I made a Lee Cloth
I started this little project back in late May. We were in Astoria waiting for the ideal weather window to go North. The local Englund Marine gave me a reason to go for a stroll for hardware. Then its Measure, Cut, Sew, Pound, and Viola! Lee Cloth complete.
A lee cloth is a great piece of gear. During long passages or rough seas, it’s often best to sleep in the center of your boat in the main cabin (or saloon). A lee cloth is a piece of fabric that acts like a safety net to keep a sailor in their bunk, or in our case, the settee
Friends from Portland
We had a surprise knock on our boat hull. Alan B. from Portland, OR also traveled/sailed his SV Thirsty to Astoria, stopping over in Port Townsend. So we grabbed a bit to eat at a local and popular cafe. Do you sea any resemblance to the name of the cafe and mine? 😉 After a few days visit, we send Alan off to sail the islands and hook up with friends.
Tara, Nat, and their two girls, Morgan and Maya, also traveled from Portland, OR on their SV Junovia. Along with Barry on his SV Jubilee. They stayed a couple of nights in the same marina as us.
And a week later, Ian Weedman, of Weedman Yacht Rigger, who we hired for with our lines, spinnaker pole set up, boom preventer, and provided us with amazing guidance, was in town. So we hung out at his favorite coffee shop, Velocity. Sunshine was a gift that day, so we sat out on the decks and caught up with each other.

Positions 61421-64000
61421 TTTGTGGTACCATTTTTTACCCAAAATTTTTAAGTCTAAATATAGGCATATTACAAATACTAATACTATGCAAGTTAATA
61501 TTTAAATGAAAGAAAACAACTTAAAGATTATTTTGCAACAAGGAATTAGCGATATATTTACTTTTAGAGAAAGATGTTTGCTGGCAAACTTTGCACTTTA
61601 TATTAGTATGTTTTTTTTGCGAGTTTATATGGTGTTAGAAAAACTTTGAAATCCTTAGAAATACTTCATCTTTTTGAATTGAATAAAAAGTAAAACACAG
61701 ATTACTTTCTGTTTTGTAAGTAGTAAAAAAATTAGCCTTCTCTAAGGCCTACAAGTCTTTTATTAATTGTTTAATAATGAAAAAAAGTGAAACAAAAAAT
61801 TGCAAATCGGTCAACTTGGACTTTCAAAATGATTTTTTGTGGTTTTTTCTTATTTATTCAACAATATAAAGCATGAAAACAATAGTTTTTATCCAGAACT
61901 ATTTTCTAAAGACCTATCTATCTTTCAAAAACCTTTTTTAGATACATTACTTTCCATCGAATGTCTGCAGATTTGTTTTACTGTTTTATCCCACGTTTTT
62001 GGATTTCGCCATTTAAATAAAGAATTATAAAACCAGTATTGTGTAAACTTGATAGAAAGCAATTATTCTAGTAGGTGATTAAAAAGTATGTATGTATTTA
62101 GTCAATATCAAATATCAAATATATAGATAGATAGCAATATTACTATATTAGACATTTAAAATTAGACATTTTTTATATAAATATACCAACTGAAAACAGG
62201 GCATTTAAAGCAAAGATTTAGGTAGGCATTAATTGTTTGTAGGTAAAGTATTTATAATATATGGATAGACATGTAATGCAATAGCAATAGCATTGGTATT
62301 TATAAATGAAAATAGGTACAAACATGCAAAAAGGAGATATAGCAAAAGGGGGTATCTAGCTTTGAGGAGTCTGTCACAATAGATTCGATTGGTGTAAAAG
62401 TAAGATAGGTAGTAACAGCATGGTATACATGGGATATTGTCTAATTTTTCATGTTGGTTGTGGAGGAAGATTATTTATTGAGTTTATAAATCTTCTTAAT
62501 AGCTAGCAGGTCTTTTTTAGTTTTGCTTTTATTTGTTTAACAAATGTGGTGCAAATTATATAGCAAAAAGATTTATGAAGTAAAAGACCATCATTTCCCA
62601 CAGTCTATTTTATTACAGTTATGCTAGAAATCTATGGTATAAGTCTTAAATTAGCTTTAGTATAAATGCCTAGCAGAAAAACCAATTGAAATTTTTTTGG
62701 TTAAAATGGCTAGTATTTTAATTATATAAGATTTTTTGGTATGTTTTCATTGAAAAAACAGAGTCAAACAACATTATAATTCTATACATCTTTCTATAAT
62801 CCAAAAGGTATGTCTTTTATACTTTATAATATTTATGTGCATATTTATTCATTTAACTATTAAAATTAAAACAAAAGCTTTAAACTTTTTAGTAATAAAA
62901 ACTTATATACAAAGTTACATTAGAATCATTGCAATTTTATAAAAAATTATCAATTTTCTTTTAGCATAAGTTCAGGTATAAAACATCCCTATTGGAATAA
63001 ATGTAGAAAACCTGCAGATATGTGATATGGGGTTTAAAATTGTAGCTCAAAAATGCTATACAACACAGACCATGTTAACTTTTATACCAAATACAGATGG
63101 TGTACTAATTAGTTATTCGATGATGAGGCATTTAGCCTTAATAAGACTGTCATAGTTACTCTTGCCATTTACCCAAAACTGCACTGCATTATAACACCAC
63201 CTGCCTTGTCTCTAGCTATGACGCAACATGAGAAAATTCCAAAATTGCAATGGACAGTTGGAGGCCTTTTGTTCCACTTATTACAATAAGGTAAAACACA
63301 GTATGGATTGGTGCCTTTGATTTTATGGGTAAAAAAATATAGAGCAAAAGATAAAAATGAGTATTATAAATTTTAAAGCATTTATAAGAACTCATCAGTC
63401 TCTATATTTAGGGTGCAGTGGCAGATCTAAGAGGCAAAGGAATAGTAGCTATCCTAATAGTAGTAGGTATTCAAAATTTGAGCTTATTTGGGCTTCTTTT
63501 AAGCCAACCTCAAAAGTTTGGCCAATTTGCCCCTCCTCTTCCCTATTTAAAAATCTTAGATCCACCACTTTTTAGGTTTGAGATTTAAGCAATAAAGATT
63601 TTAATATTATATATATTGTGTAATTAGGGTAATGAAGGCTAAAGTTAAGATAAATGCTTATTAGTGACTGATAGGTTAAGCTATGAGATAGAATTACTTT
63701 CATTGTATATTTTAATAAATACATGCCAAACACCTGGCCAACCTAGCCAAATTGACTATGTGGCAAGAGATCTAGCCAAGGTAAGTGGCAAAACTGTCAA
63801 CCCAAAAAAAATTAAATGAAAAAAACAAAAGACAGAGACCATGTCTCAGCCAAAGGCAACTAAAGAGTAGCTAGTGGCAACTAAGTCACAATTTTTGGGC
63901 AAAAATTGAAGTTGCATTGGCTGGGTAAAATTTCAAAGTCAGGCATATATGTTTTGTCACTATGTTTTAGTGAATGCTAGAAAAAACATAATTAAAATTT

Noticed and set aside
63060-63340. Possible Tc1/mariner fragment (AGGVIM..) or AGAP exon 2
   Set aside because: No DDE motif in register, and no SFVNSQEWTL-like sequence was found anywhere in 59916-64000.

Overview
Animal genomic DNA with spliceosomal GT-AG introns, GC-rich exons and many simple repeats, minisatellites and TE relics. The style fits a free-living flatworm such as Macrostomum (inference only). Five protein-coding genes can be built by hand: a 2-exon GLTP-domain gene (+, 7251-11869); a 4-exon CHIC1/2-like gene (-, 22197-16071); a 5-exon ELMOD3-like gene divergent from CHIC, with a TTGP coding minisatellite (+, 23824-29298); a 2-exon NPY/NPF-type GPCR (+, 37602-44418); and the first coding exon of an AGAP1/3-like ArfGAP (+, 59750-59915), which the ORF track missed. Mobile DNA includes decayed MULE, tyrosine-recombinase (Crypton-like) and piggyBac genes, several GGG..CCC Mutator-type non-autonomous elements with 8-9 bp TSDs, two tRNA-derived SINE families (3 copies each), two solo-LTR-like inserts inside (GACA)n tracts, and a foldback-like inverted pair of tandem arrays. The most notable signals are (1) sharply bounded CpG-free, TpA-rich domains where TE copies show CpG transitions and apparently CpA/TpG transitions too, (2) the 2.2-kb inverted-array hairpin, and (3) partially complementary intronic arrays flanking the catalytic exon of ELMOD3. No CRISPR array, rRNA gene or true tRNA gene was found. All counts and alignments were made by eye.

Once I discovered we have our own little aquarium along the edge of our dock finger; I checked it out each day. Small critters of fish, eels, crabs, and sea plants kept me there for 20+ minutes at a time.
Mom’s Laundromat – Best in Town
Plain and simple. Laundry is a chore I don’t care for. Especially when I have to haul a couple of bags to a laundromat and then haul them back to the boat. The one benefit I find, though, is the clothes are folded and ready to put away upon return. So, there is that. Mom’s Laundromat is was fun. I enjoyed reading the classic names assigned to each machine. I could hear it already, “oh, that Bessie. She’s spinning out of control!” I appreciated how the laundry liquids were dispensed in reusable cups, she served coffee, had a microwave to head up your meal, a clean bathroom, free wifi, and a cool bulletin board that gave you a glimpse of the community.